Through example and incentives, Cities and the County can begin to reduce unnecessary night light pollution by following FWC’s document labeled “Rebuild with Wildlife in Mind” (attached) and examples given on International Dark-Sky Associations (https://www.darksky.org) website. At minimum switching from higher color temperature to a lower color temperature light as they are less harsh and therefore less harmful to human health and the natural environment (sea turtles, Panama city crayfish, migratory birds, etc.).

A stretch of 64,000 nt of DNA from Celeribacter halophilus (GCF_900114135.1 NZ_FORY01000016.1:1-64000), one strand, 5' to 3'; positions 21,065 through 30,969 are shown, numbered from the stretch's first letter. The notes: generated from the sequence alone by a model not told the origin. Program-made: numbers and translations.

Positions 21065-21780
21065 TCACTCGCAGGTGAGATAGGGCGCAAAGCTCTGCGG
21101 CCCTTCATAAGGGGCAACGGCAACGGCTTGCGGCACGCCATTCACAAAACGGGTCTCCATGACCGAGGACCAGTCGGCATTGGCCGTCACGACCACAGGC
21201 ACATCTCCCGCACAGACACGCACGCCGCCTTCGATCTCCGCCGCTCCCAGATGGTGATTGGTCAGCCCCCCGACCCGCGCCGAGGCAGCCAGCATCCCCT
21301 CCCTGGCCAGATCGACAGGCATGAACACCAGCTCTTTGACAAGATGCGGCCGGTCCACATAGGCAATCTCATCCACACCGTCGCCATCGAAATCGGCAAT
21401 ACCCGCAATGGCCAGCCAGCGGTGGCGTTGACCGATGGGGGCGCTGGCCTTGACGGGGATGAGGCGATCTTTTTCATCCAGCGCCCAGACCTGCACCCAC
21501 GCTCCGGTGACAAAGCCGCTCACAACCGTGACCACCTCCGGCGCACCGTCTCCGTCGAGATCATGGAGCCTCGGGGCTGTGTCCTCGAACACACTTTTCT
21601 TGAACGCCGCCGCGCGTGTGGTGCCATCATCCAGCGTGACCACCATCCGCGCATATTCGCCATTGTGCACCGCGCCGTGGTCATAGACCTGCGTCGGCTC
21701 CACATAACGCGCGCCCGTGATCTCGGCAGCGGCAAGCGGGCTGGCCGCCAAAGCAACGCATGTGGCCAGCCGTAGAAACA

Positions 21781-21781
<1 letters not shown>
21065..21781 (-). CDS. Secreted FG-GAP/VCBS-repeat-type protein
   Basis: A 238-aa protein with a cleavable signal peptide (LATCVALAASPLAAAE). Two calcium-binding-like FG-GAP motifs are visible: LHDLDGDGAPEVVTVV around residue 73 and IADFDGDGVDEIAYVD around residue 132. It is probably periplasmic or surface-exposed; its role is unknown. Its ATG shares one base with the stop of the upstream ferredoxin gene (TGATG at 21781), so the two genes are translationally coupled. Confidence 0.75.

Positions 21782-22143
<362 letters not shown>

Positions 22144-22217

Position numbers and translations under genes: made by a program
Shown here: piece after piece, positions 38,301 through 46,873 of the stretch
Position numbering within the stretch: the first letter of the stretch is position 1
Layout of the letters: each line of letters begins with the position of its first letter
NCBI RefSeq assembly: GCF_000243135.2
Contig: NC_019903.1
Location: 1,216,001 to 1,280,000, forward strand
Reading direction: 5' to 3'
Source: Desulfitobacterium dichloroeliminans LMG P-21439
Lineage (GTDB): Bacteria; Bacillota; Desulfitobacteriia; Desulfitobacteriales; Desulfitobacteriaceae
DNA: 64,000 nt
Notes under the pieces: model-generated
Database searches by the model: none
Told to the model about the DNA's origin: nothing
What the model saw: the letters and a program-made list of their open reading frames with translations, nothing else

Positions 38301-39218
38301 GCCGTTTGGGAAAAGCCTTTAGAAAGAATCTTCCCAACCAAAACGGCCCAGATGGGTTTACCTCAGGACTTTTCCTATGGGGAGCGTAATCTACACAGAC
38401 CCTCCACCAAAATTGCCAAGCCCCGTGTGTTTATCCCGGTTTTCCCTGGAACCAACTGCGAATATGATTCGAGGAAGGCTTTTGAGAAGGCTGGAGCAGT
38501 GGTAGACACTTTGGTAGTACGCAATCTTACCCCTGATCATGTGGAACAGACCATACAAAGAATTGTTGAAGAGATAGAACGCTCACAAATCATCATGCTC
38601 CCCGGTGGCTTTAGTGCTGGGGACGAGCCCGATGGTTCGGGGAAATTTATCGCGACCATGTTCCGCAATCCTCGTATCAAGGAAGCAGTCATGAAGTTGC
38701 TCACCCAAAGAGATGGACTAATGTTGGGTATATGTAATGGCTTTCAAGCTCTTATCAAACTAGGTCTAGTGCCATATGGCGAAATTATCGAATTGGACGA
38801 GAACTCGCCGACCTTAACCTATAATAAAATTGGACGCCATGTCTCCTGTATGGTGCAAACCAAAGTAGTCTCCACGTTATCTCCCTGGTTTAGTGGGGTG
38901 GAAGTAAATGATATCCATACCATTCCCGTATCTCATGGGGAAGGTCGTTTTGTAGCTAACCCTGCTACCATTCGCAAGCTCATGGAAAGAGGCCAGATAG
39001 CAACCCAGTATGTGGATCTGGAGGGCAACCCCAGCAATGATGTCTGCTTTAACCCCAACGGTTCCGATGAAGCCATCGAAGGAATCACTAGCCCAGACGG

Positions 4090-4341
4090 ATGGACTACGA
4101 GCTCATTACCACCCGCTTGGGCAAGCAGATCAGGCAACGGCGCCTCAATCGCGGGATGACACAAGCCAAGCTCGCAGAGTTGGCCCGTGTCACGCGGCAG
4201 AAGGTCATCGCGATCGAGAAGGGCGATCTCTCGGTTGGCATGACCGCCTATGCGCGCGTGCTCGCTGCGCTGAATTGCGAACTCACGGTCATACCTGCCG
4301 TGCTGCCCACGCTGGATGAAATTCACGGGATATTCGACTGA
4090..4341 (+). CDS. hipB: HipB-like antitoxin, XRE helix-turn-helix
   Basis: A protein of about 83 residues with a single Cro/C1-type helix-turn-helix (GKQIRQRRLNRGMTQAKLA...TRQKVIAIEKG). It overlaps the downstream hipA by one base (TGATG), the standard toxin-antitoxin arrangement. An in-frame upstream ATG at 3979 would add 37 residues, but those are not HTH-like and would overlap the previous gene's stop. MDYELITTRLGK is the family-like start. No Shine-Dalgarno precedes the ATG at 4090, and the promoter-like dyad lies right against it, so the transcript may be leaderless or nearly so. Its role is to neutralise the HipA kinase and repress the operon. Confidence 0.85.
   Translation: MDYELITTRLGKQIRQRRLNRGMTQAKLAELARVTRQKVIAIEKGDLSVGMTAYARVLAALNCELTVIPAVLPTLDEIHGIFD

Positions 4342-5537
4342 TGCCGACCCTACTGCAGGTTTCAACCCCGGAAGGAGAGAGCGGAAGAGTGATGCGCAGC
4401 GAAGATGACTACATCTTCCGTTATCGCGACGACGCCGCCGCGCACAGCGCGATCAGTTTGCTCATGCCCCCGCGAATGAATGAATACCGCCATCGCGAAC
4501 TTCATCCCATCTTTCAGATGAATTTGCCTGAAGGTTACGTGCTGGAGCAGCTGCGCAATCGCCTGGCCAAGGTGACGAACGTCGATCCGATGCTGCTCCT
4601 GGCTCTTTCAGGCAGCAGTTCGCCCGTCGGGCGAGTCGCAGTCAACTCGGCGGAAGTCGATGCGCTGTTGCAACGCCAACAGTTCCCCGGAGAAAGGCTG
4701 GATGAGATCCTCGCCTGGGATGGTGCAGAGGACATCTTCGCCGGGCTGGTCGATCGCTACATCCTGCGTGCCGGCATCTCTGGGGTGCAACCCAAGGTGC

Light pollution affects us all! Improved human health, human safety, wildlife behavior, and reduced energy consumption.
Specifically adopting Dark Skies Initiatives will:
1) Reduce energy waste—Its estimated that about 35% of light is wasted;
2) Reduce crime and increase safety—studies show either equal or increased crime in areas brightly lit at night;
3) Reduce light pollution effects on wildlife and natural habitats (reduce sea turtle and bird migration disorientations to name a few—deadly to both);
4) Improve human health–Studies report that exposure to artificial light at night can harm your health by altering natural light-dark cycles.